Your picture shows a Star Destroyer approaching the Death Star, but it seems to be still a long way off, which is why it looks relatively big, compared to the Death Star.

  • 147
    This is a very liberal interpretation of the word "Park".
    – Valorum
    Commented Feb 28, 2015 at 20:20
  • 19
    @BMWurm, just being pedantic here, but when you increase the radius (or diameter) of a sphere by a factor of 33%, you increase the volume by a factor 137% (more than twice, but still not near 5 times) Commented Feb 28, 2015 at 23:03
  • 3
    Also, for reference - the Executor was 19,000 metres long. The Imperial-I class in episode IV was "only" 1,600 metres long - making a the Executor more than 12 times length of an Imperial-I
    – HorusKol
    Commented Mar 2, 2015 at 4:39
  • 5
    Actually the picture in your answer does not seem at scale. If the depicted ship is 19km long (as claimed by @HorusKol), the part of the Death Star at the left edge of the picture would be roughly 60km from impact. Now, since the radius of the Death Star is 80km, at 60km distance the curvature should be pronounced significantly. All I see in that picture is a flat expanse of techno-jumbo.
    – M.Herzkamp
    Commented Mar 3, 2015 at 15:16
  • 8
    Lucas really messed up the scale factors in the scene shown in this post. If you assume a 19km length for the Executor, based on the measurements of the curvature in this picture, the death star would have a diameter of about 11,300km; just a smidge smaller than the Earth.
    – Stewbob
    Commented Mar 3, 2015 at 15:45

The DS-1 Orbital Battle Station (also known as Death Star) did not have any specific docking bays for Star Destroyers. It had numerous docking bays for smaller ships, like TIE-class fighters and bombers, or landing shuttles, along its equator in a 1 km wide trench (source: Wookieepedia article on the Death Star).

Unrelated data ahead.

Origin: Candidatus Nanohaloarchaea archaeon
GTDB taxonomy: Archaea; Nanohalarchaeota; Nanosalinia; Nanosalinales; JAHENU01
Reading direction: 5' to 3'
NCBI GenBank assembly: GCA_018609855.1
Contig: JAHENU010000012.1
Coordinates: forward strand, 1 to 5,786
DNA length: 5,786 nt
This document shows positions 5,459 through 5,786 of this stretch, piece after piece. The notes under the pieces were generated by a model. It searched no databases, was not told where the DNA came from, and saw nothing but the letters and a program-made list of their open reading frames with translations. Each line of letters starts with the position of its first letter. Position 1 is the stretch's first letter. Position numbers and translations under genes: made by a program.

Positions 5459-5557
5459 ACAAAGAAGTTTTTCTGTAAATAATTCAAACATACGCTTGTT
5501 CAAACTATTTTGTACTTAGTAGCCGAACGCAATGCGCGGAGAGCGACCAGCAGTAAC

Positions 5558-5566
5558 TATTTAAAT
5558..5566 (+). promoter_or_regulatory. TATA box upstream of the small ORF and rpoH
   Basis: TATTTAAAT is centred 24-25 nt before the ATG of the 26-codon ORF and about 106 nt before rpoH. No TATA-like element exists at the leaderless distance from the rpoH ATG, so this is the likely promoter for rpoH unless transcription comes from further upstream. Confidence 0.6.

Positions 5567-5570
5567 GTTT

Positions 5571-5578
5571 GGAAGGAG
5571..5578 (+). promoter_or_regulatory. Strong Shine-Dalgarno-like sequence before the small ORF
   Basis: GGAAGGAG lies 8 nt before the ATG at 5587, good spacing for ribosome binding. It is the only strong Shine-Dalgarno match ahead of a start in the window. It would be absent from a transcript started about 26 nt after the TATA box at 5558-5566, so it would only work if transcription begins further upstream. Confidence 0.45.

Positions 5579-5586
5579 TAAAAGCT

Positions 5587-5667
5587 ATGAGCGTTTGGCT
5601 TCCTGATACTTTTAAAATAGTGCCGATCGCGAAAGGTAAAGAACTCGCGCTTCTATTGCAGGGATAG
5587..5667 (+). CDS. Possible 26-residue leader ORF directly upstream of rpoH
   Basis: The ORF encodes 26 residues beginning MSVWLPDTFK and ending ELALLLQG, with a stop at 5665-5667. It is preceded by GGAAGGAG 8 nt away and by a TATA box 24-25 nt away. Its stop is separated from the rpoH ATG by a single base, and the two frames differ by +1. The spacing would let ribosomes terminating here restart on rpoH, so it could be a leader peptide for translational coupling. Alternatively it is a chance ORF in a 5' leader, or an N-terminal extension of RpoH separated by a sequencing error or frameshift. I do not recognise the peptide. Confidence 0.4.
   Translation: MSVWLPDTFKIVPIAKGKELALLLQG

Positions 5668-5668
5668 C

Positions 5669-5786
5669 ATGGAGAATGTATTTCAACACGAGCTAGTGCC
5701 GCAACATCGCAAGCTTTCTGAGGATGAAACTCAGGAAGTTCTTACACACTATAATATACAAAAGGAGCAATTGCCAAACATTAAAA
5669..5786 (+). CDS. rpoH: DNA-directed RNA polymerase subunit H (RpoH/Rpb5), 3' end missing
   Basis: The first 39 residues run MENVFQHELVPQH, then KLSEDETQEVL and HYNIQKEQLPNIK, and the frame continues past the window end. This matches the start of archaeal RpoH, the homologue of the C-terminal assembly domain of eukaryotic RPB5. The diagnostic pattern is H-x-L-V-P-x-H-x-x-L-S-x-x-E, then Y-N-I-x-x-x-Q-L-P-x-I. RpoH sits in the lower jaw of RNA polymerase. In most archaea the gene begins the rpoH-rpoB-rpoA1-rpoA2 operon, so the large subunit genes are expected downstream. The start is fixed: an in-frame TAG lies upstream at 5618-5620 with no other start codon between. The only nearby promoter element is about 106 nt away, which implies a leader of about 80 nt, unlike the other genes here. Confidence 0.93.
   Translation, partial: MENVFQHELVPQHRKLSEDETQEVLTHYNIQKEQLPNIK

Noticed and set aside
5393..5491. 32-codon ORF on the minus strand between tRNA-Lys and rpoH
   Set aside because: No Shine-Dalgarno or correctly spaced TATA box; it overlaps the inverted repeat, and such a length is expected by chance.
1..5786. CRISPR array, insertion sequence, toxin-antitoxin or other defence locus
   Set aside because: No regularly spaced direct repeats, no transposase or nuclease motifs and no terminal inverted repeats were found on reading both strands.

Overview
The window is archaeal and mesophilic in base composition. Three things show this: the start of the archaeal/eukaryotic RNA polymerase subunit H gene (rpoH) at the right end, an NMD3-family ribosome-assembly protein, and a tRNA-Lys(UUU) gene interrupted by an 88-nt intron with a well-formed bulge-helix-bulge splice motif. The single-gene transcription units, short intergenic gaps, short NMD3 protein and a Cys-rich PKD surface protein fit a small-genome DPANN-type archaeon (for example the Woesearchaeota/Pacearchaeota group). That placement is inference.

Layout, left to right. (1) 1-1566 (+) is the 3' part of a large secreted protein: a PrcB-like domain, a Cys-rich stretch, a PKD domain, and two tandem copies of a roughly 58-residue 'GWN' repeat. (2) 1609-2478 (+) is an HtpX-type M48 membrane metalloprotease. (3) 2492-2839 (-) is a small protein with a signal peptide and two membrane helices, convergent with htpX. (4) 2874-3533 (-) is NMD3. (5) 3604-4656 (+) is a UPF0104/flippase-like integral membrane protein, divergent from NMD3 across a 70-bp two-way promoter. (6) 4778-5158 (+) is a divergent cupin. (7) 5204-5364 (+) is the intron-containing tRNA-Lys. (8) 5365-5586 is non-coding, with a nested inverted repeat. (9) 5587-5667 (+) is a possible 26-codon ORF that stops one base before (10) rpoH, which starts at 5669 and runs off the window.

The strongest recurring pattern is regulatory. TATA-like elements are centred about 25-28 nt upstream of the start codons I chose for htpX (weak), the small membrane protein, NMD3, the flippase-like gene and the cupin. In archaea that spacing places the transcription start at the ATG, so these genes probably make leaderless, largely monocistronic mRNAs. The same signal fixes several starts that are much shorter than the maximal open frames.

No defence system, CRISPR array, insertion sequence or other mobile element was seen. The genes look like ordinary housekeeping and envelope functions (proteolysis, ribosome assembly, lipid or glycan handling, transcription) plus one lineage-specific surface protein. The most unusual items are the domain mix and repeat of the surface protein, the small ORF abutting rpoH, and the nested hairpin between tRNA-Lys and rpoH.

They didn't need a special docking bay for larger ships, because nearly all Star Destroyers had their own docking bays, so they could simply shuttle over. Also, consider that a docking bay of that size would require a massive forcefield to keep the air in. (source: Original Trilogy footage).

In addition, the way physics work is that it would be very difficult for a Star Destroyer to stay airborne in the artificial gravity the Death Star has without inflicting massive structural damage to the docking bay. This is because, for the Star Destroyer to stay airborne, it would have to exert a force equal to its own mass on the floor. According to https://archives.swc-empire.com/a/index.php?title=Imperial_Star_Destroyer_I, an Imperial I Star Destroyer can weigh 6.4 million T. You would need a VERY strong docking bay floor to support that kind of weight.

However, the DS-1 does have a number of dry docks. I am not sure how canon these are, since this whole new Canon/Legends division has me confused, but here is an image from https://starwars.fandom.com/wiki/Death_Star

Star Destroyer in docking bay

  • 5
    This all sounds very plausible. That said, it also sounds like fan-theory. Can you back any of this up?
    – Valorum
    Commented Feb 28, 2015 at 21:18
  • @Richard I shared some of my sources on this matter. I also removed the biggest speculation part about the technology.
    – Nzall
    Commented Feb 28, 2015 at 22:45
  • 2
    Except that we see ships nearly as large parked on the ground at Coruscant. When you've got gravity-manipulation tech, the actual mass of an object is largely irrelevant.
    – Valorum
    Commented Mar 1, 2015 at 0:29